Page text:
Bright Lizard Star

In a recent article i found written by Karl Hille, he explains how in a recent discovery, the NASA Hubble Space Telescope captured a picture of a galaxy named NGC 7250 that has recorded supernova explosions, and has bright bursts of star formation. In front of this recorded galaxy is another galaxy named TYC 3203-450-1, and is located in the constellation of Lacerta (The lizard). This galaxy appears much brighter than the NGC 7250 galaxy, and is also how we know that it is much closer to us. These very bright stars are called “foreground stars” and are not very well liked by astronomers because since the stars are so bright, it is hard to study the more interesting and distant objects.

This article relates to class because it brought me back to when we learned parallax angles which determined which stars are closer that measuring the brightness of a star from earth’s view is called apparent magnitude, and the actual brightness of a star being absolute magnitude. On page 33 in our lecture tutorial book we discussed apparent and absolute magnetism and we discussed that the moon will look brighter from the Earth than Mars because we can actually see the moon, this also tells us the moon is closer.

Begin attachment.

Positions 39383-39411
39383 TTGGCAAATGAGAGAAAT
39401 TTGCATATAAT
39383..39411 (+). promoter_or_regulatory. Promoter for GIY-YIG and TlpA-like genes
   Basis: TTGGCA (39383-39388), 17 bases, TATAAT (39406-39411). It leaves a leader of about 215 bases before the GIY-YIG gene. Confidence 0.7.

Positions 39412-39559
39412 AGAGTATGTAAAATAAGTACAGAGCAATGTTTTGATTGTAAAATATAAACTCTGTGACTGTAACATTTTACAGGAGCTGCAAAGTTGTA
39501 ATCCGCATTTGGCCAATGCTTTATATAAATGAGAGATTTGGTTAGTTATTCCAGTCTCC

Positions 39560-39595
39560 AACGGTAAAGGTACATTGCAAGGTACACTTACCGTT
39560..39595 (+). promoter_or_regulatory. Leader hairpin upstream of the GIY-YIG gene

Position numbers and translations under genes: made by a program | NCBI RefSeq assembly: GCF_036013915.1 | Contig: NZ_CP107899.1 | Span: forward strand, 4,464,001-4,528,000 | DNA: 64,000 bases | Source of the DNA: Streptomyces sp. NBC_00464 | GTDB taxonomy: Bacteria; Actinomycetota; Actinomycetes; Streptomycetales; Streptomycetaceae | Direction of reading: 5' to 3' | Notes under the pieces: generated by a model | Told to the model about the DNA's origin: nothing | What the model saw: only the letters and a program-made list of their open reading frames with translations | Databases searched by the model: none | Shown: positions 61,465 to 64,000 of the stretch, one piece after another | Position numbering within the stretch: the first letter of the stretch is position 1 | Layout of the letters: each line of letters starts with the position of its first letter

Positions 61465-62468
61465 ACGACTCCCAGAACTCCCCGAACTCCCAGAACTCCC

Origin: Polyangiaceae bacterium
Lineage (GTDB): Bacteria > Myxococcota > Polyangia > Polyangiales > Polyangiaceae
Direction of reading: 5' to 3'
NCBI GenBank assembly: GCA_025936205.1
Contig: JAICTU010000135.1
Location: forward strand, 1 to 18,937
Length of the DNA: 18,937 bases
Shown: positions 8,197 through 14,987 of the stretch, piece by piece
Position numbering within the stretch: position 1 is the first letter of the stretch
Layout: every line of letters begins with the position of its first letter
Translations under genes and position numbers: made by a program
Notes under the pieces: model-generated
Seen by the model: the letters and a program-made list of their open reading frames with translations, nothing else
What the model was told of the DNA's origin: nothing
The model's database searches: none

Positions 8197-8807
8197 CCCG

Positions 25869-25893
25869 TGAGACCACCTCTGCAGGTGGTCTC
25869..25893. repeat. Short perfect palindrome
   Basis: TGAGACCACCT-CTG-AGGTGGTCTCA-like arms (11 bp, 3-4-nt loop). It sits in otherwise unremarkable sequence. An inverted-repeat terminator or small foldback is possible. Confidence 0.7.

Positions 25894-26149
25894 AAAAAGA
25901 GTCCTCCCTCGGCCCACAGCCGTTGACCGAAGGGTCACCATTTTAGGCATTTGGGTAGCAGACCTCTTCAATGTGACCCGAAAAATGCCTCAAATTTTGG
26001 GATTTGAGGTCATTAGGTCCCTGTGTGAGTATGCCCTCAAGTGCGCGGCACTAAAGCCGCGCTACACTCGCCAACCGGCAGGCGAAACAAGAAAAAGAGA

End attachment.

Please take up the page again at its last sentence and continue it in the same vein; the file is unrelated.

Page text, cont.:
I found this section of class easy to understand because the terms were easy to remember. I was able to tell myself apparent magnitude definition because it “appears” from Earth, and absolute magnitude is how much is “absolutely is”. I also thought the pages in our lecture tutorial book were easy to understand.


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